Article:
Thursday, March 11, 2010

Be like a horse: just run.

This isn't Cash, but it sort of looks like him. He had that same beautiful dark brown coat with a black mane. His back legs, however, had no white on them.

My favorite running quote was once: "Be like a horse: just run." I don't know who wrote or said this, but in years past, I thought the simplicity offered by the image of a running horse was akin to the type of running I want to do.

However, this past Sunday (March 7th), I had my first experience with a horse and there were both false and true notes in the quote I'd once coveted. My boss at Camila's, Christine, has a horse she keeps in Verdi, Nevada. His name is "Cash" (from "Dash for Cash", his racing "horse dad"). He's an American quarter horse, which means several things. The one which meant the most to me (since I would be riding him) was that his gait was different from other horses. Unlike the breed Christine and her friend, Monqiue rode, Cash's gait mimics that of wild horses. The other horses, however, have modified gaits which seem to make them lift their knees (do horses have knees? or do you call them knees?) higher in the air. The purpose of the high-knee gait: to make a smoother ride for the person in the saddle. Riding Cash, therefore, was going to be a bit more rough for me. And it was-- but not in a bad way.

Since Christine been around horses (and has a definite love for them) for a good part of her life, she wanted me to "get to know" Cash before riding him. So, I arrived early and brushed/cleaned him, helped saddle him up. He was definitely wary of me at first, but I have to admit that feeling was mutual. When you're not around a horse, well EVER, their size is a bit of a shock. Though by no means a large horse, Cash is a far cry from the only animals I interact with on a daily basis: my cats. I even had to use a step ladder to get on him, when the time came.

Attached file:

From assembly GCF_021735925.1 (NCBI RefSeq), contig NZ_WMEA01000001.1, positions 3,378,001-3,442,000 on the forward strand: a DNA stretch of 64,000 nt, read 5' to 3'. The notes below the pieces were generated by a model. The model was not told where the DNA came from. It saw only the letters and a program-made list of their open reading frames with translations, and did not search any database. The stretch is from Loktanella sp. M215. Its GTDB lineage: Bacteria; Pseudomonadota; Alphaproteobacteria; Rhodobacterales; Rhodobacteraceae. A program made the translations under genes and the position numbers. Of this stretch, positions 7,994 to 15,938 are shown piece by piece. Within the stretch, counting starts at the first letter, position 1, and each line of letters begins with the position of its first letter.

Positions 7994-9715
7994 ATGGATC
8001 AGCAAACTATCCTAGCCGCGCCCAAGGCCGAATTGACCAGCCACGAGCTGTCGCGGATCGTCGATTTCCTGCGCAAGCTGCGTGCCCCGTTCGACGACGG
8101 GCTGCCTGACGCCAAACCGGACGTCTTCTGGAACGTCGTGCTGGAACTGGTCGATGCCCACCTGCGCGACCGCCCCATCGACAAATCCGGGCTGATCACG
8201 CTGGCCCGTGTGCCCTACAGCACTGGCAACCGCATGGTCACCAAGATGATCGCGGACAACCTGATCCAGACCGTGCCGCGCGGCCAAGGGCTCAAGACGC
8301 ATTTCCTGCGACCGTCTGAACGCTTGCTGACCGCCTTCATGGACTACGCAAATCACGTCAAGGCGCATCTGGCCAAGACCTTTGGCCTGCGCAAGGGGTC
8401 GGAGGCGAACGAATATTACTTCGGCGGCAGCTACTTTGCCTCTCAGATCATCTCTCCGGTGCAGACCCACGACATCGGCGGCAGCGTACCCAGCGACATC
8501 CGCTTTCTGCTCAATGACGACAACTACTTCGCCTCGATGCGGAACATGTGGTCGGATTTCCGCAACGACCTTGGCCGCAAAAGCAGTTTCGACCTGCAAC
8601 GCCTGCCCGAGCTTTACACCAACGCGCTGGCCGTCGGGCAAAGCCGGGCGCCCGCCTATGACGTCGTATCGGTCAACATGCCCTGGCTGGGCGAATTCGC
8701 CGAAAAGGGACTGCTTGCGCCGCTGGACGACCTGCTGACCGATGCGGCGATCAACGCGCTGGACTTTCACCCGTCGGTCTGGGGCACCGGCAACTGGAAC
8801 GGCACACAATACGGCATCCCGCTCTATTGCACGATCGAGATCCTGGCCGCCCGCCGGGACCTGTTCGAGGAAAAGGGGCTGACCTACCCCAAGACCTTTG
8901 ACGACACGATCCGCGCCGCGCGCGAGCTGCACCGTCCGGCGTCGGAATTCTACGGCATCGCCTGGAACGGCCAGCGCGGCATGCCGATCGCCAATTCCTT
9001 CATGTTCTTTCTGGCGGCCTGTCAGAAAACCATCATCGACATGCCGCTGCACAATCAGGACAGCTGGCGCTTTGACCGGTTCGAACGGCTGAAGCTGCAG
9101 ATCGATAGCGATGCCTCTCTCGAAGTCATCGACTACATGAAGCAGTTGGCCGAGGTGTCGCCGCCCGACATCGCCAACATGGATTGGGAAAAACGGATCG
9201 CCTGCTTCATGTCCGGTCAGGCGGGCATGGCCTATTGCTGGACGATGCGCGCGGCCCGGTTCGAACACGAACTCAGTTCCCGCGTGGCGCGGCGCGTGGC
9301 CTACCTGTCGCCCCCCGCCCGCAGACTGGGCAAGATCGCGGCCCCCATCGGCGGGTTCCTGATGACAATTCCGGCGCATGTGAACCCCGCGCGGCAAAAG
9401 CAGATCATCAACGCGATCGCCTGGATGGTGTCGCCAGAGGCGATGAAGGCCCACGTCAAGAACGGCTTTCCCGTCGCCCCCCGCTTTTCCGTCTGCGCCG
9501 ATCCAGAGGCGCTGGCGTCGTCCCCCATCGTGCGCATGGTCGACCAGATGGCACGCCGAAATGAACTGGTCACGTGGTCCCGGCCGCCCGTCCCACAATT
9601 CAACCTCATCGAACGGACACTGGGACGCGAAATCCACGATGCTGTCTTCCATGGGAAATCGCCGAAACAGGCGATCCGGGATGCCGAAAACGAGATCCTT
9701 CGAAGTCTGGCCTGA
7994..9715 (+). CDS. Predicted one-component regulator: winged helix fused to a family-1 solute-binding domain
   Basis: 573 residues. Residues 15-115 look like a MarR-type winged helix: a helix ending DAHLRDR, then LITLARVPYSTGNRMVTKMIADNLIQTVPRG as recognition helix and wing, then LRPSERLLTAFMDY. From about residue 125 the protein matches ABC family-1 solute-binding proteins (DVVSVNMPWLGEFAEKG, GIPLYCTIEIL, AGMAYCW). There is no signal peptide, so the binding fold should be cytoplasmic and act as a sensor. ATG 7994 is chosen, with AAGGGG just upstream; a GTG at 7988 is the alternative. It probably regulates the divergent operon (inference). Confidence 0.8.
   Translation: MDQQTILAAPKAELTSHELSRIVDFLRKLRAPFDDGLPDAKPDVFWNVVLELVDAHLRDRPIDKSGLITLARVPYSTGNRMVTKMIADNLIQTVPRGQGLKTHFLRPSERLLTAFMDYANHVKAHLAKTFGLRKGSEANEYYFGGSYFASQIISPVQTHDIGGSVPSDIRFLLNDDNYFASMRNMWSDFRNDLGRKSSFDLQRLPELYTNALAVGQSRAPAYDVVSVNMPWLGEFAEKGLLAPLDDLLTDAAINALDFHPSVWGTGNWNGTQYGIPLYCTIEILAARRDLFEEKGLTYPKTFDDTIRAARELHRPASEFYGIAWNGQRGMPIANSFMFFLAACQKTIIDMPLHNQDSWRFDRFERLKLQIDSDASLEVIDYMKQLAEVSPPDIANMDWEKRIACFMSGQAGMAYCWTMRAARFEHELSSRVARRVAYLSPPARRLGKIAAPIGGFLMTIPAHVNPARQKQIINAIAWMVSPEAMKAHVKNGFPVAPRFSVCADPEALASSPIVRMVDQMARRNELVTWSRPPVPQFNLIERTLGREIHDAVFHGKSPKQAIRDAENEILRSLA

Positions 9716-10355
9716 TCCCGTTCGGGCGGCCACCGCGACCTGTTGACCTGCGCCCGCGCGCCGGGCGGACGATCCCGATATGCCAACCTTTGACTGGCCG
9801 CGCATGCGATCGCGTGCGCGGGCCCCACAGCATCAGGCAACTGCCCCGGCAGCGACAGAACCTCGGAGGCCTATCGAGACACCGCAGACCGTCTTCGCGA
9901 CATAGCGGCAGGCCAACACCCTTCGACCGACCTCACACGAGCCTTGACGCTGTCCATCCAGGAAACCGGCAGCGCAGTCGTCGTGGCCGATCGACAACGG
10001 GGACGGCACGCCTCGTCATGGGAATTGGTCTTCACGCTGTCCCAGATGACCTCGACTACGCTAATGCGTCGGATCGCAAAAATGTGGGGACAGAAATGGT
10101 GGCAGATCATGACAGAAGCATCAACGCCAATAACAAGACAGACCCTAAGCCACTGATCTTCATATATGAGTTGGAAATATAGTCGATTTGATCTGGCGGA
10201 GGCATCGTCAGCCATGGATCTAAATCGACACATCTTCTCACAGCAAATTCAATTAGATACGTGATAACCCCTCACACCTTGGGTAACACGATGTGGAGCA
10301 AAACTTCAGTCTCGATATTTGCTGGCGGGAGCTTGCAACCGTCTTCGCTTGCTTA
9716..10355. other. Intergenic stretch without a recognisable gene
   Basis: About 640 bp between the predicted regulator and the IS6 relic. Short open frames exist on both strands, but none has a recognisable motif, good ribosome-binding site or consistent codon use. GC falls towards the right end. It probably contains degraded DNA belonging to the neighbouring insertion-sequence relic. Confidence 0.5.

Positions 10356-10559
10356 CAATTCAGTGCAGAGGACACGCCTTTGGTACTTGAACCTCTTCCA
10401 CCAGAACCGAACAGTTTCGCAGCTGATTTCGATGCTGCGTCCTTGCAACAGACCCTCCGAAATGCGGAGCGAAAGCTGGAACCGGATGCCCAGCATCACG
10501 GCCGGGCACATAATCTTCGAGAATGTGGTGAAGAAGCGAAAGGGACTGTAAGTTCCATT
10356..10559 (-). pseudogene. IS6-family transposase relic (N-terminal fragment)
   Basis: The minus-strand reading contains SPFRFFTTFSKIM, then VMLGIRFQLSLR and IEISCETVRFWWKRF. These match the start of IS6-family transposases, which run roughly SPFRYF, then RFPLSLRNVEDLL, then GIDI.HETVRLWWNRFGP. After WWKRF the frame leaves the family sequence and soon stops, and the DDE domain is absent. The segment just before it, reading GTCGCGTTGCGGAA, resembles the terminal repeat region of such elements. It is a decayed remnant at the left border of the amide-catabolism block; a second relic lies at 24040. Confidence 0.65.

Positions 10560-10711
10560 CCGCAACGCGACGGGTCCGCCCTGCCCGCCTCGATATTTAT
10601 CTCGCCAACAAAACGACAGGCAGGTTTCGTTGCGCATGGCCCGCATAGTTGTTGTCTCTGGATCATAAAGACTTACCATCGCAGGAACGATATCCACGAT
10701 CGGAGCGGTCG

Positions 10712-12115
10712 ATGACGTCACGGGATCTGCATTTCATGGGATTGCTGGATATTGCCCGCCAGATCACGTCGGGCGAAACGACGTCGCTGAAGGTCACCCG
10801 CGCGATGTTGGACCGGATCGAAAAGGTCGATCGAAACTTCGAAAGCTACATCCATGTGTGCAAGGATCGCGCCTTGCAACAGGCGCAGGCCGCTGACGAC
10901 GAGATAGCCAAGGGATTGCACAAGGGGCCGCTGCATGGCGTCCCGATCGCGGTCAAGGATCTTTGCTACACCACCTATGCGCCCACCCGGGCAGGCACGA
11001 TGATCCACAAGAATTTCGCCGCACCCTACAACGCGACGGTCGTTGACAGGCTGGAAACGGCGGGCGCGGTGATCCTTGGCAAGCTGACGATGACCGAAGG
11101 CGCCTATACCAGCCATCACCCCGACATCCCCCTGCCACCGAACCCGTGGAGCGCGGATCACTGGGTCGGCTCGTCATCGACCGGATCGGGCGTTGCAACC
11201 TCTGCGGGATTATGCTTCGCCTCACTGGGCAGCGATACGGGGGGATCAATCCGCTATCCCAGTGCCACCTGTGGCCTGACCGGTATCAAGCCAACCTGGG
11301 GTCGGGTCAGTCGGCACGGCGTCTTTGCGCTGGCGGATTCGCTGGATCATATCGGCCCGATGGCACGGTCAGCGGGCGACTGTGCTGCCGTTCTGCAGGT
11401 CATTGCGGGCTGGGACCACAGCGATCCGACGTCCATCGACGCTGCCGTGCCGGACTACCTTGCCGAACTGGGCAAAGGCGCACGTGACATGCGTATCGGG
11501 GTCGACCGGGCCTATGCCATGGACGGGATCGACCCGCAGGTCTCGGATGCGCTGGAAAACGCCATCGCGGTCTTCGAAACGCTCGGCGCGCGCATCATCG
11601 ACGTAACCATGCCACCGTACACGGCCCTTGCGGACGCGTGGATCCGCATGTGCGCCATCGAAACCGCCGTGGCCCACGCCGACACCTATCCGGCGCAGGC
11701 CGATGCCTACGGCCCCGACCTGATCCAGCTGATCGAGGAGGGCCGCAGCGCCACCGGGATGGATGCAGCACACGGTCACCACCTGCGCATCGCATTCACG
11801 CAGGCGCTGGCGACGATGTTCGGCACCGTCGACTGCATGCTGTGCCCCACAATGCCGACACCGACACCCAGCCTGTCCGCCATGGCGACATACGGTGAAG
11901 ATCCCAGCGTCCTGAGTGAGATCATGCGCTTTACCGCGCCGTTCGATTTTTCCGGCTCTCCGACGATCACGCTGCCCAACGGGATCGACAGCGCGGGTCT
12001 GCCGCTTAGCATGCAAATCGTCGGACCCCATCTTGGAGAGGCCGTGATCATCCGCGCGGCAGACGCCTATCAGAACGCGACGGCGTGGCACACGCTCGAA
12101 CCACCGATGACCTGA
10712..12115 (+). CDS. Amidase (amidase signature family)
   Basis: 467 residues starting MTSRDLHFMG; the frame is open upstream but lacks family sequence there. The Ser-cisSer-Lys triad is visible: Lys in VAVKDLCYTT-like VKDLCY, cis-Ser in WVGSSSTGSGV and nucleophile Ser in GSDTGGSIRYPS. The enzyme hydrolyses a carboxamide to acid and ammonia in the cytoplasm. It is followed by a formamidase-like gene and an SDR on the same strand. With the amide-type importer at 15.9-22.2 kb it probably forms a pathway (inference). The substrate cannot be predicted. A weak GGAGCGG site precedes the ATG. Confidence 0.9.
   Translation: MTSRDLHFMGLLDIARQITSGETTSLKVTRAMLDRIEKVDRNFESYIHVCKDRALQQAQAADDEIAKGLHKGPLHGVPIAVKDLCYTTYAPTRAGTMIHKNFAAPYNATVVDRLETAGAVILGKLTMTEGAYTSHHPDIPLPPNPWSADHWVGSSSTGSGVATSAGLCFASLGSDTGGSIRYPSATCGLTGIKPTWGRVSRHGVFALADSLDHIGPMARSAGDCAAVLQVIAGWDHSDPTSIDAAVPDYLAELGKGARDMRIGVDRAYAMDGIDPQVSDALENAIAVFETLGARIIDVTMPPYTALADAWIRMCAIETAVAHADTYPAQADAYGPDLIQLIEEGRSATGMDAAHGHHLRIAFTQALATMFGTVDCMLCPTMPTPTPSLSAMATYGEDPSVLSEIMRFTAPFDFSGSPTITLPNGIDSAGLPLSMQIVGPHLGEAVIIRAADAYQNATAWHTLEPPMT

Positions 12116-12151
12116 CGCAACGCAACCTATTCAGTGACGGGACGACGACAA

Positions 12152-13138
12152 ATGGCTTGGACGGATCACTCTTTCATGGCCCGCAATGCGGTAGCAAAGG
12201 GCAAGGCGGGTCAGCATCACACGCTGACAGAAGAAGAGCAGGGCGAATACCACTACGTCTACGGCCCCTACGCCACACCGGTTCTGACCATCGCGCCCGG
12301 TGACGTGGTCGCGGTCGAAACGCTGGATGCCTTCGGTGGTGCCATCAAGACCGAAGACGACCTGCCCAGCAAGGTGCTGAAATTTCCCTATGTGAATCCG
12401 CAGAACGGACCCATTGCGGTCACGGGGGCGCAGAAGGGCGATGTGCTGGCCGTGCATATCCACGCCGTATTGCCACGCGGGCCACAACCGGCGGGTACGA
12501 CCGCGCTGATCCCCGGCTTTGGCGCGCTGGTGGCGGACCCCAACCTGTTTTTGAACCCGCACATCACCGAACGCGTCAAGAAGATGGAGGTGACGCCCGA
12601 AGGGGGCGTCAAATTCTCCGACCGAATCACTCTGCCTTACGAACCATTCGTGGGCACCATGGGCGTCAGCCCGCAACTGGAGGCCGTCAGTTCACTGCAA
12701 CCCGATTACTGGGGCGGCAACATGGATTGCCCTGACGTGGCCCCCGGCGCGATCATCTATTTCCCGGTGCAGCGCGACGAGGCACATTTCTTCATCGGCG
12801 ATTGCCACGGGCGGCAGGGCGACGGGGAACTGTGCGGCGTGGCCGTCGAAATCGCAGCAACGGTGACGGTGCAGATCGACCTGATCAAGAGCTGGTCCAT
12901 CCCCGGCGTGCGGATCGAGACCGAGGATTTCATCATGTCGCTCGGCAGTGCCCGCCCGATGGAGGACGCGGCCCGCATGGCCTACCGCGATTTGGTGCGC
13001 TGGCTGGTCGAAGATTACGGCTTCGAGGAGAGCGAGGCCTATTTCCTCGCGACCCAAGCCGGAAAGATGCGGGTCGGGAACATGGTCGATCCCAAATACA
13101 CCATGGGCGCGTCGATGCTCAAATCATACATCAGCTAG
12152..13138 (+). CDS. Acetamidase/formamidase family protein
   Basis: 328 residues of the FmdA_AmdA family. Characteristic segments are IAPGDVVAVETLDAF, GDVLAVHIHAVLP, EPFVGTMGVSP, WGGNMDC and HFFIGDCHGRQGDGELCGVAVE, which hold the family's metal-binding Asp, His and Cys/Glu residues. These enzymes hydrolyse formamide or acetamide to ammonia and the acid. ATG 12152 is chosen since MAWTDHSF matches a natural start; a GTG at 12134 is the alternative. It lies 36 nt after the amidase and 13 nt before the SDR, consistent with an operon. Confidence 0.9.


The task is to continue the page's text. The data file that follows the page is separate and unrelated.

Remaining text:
Controlling an animal that's many times one's own body weight is no easy task. Cash was a very nice horse and very well trained, but there were moments I wondered: what if he really wanted to [insert action here]? He could just do it, and there would be nothing I could do to stop him. Indeed: the muscles of his body rippled beneath my legs (which I later found I'd been squeezing him with. Poor guy.) There were a few moments on the trail when he seemed to get bored with walking and began to "trot." Not run, but trot. (It felt like running to me-- that is, until Christine suggest I try to ride him while he "cantered." THAT was something. I'm still proud of myself I didn't fly off him, because it felt like I was hardly in the saddle, but hovering in the space above it. The experience was exhilarating, yes, but also incredibly scary.)

Cash had so much raw power-- I can see what the quote meant. It's not a mindlessness per se, but a horse is a creature bred to run. Even the measly "trot" made the world whiz by and I found myself white-knuckled on the reigns. The cant-- well-- I didn't pee myself but was close.

At the end of the ride, we returned the stables and I removed the saddle, blanket and harness. Beneath them, his fur was wet from the effort of carrying me around. Christine told me to brush him again-- to get his hair to stand so it could dry before the sun went behind the mountains. He began to nuzzle me, as though over the course of the two-hour ride, he'd come to accept-- and maybe like-- me. And then came the yawns, a thing I do after a hard workout. I felt, then, a kinship between us. We were two runners, separated by the language barrier, our size and number of legs.

When I went on my run later that day, I tried to run like Cash. No, not on all fours, but with a raw power that's contained within my body. I don't know if that's why I ended up running a little over 8 miles at 7:29 pace (even up hills!) or if it was something else, but I plan to carry that sense of "horse running" with me to Chicago.

So, "be like a horse: just run" for me, means allowing myself to tap into my own strength, and not to think too deeply about pace. Just be strong, keep training and running up hills.

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